FPMRSChallenges on behalf of the Collaborative Research in Pelvic Surgery Consortium (CoRPS): managing complicated cases

Series 1: Adverse events after a sacrocolpopexy: management and recommendations on treatment of a vesicovaginal fistula
  • Ladin A. Yurteri-Kaplan
  • Danielle D. Antosh
  • Maria A. Bortolini
  • Wolfgang Umek
  • Shunaha Kim-Fine
  • Cara L. Grimes
Editorial
  • 72 Downloads

Case

Our patient is a 48-year-old para 2 who underwent a robotic-assisted supracervical hysterectomy, sacrocolpopexy, posterior colpoperineorhaphy, and cystoscopy for stage 3 prolapse 3 years ago. The surgeon used monofilament polypropylene lightweight mesh and attached it to the cervix, vagina, and sacrum with braided non-absorbable polyethylene terephthalate sutures. On postoperative day 7, she underwent a primary repair with permanent sutures of an 8-mm port site hernia with associated small bowel obstruction and bowel incarceration.

One year later, she reported persistent vaginal drainage. CT imaging was concerning for a possible enterovaginal fistula. She underwent an exploratory laparoscopy, lysis of adhesions, and colonoscopy. On vaginal inspection, there was vaginal mesh and suture extrusion distal to the anterior cervix draining clear fluid. The exposed suture and mesh were removed, and the vaginal mucosa was undermined circumferentially and closed.

Three years later she reported gross hematuria, vaginal bleeding, and pain. She has a well-supported cervix and vagina. Cystoscopy revealed inflammation and a friable bladder mucosa superior to the trigone. No clear mesh erosion was seen but areas of possible mesh were visible just below the urothelium.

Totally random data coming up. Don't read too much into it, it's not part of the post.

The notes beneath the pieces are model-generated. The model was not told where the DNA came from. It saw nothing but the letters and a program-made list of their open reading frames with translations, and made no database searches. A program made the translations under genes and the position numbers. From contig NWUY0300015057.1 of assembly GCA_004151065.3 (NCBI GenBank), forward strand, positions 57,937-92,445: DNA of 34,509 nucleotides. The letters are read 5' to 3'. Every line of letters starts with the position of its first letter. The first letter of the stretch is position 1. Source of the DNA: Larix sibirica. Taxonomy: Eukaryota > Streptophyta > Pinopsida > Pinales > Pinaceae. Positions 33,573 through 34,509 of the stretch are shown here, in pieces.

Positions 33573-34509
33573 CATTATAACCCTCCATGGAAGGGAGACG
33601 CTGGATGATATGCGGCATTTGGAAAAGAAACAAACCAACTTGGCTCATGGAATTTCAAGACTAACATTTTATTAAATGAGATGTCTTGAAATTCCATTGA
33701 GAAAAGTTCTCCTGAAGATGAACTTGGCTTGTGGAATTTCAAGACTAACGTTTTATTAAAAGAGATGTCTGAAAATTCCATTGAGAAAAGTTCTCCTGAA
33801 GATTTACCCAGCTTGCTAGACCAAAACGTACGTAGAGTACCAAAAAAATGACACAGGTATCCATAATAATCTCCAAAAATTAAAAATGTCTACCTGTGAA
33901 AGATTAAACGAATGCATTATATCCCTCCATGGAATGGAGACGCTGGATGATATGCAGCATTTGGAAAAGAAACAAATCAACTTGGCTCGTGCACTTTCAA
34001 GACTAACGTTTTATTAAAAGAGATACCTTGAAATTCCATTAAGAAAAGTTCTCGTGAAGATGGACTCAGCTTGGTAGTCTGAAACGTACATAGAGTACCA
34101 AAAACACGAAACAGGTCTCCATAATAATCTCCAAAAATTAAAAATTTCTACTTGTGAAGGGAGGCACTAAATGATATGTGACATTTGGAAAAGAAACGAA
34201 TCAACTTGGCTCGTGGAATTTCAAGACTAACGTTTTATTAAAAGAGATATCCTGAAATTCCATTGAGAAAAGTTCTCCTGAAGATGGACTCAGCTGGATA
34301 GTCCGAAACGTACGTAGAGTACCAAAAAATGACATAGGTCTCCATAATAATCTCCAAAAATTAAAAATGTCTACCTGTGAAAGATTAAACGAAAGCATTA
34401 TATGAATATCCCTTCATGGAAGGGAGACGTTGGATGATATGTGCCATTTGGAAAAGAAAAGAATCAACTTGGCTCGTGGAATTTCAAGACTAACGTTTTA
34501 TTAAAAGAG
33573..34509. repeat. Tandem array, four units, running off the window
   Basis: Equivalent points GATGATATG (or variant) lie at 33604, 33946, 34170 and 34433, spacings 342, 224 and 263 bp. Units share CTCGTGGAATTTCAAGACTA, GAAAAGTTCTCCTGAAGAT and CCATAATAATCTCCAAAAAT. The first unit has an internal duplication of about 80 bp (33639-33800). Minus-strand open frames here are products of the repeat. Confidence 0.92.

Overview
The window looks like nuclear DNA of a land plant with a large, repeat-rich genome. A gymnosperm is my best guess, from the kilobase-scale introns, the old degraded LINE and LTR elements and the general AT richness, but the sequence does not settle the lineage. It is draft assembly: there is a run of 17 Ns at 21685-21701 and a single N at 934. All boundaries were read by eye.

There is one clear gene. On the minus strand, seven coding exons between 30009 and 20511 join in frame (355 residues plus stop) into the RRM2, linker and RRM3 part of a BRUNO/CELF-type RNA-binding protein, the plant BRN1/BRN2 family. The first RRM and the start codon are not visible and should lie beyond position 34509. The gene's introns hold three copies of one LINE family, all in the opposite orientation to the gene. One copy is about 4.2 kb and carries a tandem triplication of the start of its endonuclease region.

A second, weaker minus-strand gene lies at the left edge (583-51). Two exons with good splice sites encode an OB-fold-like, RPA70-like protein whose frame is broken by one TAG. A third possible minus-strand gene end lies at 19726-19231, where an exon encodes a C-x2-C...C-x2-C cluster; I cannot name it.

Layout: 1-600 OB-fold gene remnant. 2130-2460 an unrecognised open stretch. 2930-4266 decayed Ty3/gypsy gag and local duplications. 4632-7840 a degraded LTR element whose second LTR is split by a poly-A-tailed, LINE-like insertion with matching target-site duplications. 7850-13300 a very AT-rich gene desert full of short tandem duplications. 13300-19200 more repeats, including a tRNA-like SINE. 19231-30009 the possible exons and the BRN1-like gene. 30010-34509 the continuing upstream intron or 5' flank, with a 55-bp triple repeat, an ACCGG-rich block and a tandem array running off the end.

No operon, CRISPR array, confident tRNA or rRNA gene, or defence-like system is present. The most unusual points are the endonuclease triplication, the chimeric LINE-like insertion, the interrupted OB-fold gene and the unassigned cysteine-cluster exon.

How would you proceed?

Expert urogynecologist recommendations

Dr. D. Antosh (Urogynecology, Texas, USA)

Complications requiring surgery after sacrocolpopexy are rare, but this patient experienced reoperation for port site hernia and excision of vaginal mesh exposure. She now presents with a bladder mesh erosion. I would recommend imaging with a CT urogram to further evaluate the ureters and confirm no evidence of infection surrounding the mesh, which could lead to mesh exposure and erosion. I would prefer to approach this case abdominally with a robotic excision of mesh. A robotic approach will allow for better visualization of the surrounding tissue and anatomy to allow for adequate excision of the mesh in the bladder and a tension-free closure of the defect in multiple layers. If there are signs of infection, then the mesh should be cultured and the entire mesh excised.

Dr. M. Bortolini (Urogynecology, Sao Paulo, Brasil)

Initially, the vaginal mesh exposure was treated conservatively because of a lack of major complications. Faced with new complaints, the upper urinary tract and ureters warrant imaging. I recommend a more invasive procedure laparoscopically or robotically with a wide resection of the whole anterior vaginal/cervical portion of the mesh. It seems the bladder muscular layer was eroded by the mesh. The mucosal inflammation suggests that the mesh is in close relation with the mucosa and will eventually erode into the bladder. I recommend a cystoplasty with resection of the posterior friable area of the bladder, followed by cystorrhaphy in two layers and bilateral double-J stents. An omental flap could be interposed between the bladder and the vagina to avoid fistulae. The posterior vaginal/cervical portion of the mesh would still support the vagina.

It is important to mention that the mesh is potentially colonized by bacteria. One must consider other mesh-related complications such as infection of the posterior vaginal mesh or infection at the sacrum. If complete mesh resection is required because of infection, an autologous fascia can be used to support the vagina.